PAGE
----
If you spend any time learning to program in an object oriented programming language, like C++, Java, Python or Ruby, you’re going to run across these two concepts. But what is the difference between an abstract class and an interface?
As you probably know, a class acts like a blueprint. It gives you the design from which objects can then be created. But an abstract class is a special kind of class that can’t be instantiated; you can’t make objects from it. The only way you can use an abstract class is to inherit a sub-class from it. And by creating your classes so they inherit from an abstract class, you enforce standards.
For example, let’s say that you create an abstract class to define geometric shapes. You know they’re going to have names, colors, and textures. You can’t make any objects from this, but you can inherit a class that lets you make squares. It has to have name, color and texture, and then any other characteristics you give specifically to the class. You could also create a circle sub-class with the same base characteristics and then custom attributes just for circles.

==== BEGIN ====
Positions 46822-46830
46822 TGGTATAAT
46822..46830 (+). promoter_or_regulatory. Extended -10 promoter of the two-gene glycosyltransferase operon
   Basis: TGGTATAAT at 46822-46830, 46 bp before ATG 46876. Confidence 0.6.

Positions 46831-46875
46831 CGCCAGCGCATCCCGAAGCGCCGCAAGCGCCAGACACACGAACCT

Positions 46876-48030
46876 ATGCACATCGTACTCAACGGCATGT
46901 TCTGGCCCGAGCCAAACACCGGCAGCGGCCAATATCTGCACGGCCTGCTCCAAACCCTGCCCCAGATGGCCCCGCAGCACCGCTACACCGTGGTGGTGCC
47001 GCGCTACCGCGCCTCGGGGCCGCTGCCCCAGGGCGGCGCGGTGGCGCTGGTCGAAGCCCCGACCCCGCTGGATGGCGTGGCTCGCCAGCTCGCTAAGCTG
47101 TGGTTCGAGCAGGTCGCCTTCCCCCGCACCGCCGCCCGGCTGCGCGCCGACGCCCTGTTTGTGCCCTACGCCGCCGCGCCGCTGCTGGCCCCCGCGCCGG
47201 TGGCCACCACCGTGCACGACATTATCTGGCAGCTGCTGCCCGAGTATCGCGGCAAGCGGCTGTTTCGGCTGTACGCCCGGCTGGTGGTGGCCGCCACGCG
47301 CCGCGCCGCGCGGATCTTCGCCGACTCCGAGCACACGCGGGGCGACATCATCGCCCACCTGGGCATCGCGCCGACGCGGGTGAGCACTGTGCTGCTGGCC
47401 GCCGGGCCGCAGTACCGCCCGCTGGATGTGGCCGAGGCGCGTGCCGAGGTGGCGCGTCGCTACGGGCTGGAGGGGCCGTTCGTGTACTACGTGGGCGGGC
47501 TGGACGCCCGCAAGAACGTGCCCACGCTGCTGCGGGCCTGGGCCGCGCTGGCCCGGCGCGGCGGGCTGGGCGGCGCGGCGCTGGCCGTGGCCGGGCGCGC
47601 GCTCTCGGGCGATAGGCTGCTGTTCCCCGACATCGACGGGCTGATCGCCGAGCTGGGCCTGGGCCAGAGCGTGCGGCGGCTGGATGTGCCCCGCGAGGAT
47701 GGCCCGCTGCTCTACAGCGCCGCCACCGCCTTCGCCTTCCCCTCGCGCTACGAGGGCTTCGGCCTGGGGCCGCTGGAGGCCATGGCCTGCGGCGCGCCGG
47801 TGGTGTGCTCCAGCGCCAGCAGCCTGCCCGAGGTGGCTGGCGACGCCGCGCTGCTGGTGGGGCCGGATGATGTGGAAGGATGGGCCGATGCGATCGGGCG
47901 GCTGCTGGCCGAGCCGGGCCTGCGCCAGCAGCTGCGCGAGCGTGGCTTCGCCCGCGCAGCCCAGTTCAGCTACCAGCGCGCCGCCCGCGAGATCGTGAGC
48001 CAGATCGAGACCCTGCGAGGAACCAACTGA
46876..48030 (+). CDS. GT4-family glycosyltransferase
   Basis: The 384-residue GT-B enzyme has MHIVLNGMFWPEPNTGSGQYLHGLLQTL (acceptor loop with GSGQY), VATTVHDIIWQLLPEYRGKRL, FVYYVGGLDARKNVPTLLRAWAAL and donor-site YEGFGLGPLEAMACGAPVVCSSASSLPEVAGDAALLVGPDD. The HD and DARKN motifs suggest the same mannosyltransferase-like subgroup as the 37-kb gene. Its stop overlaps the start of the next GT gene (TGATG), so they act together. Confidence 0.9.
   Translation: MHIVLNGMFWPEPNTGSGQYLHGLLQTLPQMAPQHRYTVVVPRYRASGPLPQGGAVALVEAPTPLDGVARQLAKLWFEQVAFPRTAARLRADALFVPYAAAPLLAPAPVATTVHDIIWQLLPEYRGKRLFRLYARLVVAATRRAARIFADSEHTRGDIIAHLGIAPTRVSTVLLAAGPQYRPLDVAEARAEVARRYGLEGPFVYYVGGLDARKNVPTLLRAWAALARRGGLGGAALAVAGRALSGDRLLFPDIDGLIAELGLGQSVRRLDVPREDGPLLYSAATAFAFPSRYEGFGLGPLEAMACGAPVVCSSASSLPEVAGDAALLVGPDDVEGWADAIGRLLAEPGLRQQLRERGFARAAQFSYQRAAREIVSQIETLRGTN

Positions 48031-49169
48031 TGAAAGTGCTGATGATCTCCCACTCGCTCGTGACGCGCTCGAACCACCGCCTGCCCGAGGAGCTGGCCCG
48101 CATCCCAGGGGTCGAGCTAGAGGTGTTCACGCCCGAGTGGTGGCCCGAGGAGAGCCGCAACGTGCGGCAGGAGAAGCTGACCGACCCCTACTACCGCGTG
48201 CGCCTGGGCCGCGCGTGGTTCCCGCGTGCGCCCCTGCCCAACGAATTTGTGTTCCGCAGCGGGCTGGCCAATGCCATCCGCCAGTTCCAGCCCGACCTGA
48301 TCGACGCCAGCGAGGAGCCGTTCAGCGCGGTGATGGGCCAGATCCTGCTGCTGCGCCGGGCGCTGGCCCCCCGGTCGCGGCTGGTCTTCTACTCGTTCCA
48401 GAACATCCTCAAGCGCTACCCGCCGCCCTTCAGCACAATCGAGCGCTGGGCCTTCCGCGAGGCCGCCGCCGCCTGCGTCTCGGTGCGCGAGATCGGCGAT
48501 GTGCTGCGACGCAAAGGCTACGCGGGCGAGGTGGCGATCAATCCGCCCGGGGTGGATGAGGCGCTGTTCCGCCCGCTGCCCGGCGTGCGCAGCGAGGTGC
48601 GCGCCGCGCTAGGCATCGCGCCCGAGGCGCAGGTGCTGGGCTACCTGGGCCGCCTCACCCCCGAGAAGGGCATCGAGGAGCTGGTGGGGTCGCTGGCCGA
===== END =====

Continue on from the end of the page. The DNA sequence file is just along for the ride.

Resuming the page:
An interface, on the other hand, isn’t a class at all. It only has signatures for the various methods in the class, but no implementation at all. It allows one class to access the abilities of an object without having any inside knowledge on how it works. One class could ask an object to sort itself, and not care whether it’s made of letters, numbers, or words. If you know an object implements an interface, it will be able to do the task, whether it’s sorting itself, or painting to the screen.
A class can implement multiple interfaces, but it can only inherit from a single abstract class. An abstract class can provide method signatures, as well as default implementation for each method, while an interface can only have the method signatures.
You use abstract classes when you have a hierarchy of classes that you want to share common attributes, sort of like a family tree. You use an interface when you want various implementations to share method signatures.